The Interview: Memorial Hermann CEO Chuck Stokes
He began his career as a critical care nurse at the University of Mississippi Medical Center in Jackson, and later became a nurse executive before completing his master's degree in health administration at the University of Alabama-Birmingham.
As he rose higher in the executive ranks, he began to get reacquainted with some of the doctors he used to work with in patient care. His role was different now, but he maintained a collegial role with those physicians, who joked that they could tell embarrassing stories about knowing him when he was just starting out.
When he was president of 650-bed North Mississippi Medical Center, the organization won the Malcolm Baldrige National Quality Award in 2006.
He came to Memorial Hermann as system chief operating officer in 2008, and its Sugar Land Hospital won the Baldrige award in 2016.
Yet even today, Memorial Hermann faces plenty of challenges.
The Houston-area market is reeling not only from the effects of Hurricane Harvey last fall, but also from a multiyear depression in oil prices.
The executive turmoil at Memorial Hermann has not been limited to the CEO. Numerous top executives recently left to take leadership positions at other large health systems, and the system laid off more than a hundred people in leadership roles in early 2017.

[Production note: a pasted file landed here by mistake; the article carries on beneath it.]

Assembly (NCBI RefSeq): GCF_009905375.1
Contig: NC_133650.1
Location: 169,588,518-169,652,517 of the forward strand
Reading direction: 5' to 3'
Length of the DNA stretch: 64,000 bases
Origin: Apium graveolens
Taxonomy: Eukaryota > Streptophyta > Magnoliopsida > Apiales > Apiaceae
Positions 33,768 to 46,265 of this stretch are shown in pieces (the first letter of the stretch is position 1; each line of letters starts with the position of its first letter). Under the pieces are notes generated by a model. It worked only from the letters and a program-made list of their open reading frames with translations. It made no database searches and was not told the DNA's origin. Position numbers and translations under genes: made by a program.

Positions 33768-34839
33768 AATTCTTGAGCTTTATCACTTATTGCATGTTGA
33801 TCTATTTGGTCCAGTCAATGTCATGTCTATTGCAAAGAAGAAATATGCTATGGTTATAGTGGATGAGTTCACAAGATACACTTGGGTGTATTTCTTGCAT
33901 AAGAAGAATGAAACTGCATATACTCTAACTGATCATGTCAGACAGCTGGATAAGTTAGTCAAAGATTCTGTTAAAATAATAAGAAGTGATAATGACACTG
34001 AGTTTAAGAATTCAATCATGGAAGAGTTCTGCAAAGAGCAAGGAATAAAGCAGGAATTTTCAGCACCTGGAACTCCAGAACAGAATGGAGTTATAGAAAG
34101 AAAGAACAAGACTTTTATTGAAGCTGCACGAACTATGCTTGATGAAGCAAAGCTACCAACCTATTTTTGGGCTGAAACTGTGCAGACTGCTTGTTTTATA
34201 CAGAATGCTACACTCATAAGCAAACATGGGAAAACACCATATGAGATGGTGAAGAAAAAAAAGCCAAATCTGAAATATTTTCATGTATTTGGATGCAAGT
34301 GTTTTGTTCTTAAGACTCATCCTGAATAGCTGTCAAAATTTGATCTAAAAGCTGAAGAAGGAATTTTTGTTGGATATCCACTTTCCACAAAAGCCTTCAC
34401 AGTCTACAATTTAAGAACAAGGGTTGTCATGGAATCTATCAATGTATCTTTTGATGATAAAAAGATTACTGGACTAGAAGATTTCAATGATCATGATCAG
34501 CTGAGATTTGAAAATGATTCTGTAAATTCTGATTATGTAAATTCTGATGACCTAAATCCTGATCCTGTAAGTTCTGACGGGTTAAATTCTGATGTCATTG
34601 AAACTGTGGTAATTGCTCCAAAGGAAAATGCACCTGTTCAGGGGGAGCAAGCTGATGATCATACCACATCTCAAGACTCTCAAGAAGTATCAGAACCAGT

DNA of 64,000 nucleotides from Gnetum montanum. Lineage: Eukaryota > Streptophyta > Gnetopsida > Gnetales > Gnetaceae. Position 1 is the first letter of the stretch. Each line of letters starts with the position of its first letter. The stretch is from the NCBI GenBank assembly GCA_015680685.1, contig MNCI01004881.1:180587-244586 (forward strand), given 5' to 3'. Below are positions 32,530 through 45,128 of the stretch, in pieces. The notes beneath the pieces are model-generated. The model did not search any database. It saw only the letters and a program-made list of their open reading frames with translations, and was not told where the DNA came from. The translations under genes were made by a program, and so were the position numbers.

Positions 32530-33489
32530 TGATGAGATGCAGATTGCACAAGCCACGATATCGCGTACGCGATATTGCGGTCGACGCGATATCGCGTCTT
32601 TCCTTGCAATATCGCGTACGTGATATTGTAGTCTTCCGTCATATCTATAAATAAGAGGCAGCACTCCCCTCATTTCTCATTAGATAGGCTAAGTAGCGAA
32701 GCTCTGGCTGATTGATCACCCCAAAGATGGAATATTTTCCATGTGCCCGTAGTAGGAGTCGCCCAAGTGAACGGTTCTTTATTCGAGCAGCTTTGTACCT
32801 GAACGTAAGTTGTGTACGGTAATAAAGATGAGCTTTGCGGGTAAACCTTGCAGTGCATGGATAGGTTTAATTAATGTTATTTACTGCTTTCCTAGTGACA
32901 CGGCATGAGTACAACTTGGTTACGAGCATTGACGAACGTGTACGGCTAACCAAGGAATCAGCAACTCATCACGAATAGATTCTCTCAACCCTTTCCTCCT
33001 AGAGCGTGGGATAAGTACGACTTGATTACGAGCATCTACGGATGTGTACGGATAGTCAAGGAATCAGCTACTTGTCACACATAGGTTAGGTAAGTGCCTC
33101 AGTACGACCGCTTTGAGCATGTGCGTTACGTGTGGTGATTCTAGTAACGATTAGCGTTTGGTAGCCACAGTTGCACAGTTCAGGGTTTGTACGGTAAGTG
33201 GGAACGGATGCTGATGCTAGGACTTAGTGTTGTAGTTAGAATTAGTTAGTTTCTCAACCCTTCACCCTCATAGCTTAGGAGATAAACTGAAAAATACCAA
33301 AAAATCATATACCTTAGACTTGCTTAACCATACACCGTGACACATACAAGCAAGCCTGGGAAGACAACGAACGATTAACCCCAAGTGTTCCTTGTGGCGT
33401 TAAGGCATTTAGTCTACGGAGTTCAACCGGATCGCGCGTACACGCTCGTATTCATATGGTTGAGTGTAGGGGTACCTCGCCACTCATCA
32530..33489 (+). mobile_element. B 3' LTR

Its most recent layoff of 350 people was announced in late June, only days after Stokes took over as CEO.
Stokes calls himself "just an old clinician" regarding the circumstances surrounding his change of heart about leading the health system. He plans to revive morale and transform the way the still-profitable health system does business.
Following are the highlights of his recent conversation with HealthLeaders.
"The hands-on perspective of taking care of a patient gives you insight into running a health system. This is a clinically driven enterprise, and having someone understand that at the top provides a different dimension to decision-making. With movement from volume to value, we're going to have to deal with moving from an illness model to a wellness model. We have to get a handle on things that contribute to ill health. Those are things clinical people all know because we see it every day.
"I was not a candidate last time. I enjoyed the role as COO. Dan [Wolterman] knew that, and I did not put myself in that position. I enjoy operationalizing programs, and that has been my strength. Ben [Chu] made a decision that he wanted to go back into healthcare policy, and the board and I made a decision not to do another search. I was familiar with the CEO role and was in a good position to move forward. The medical staff and leadership team were comfortable with me. It was a symbiotic decision between the board and myself that this would be the least disruptive when there was a lot of unknown.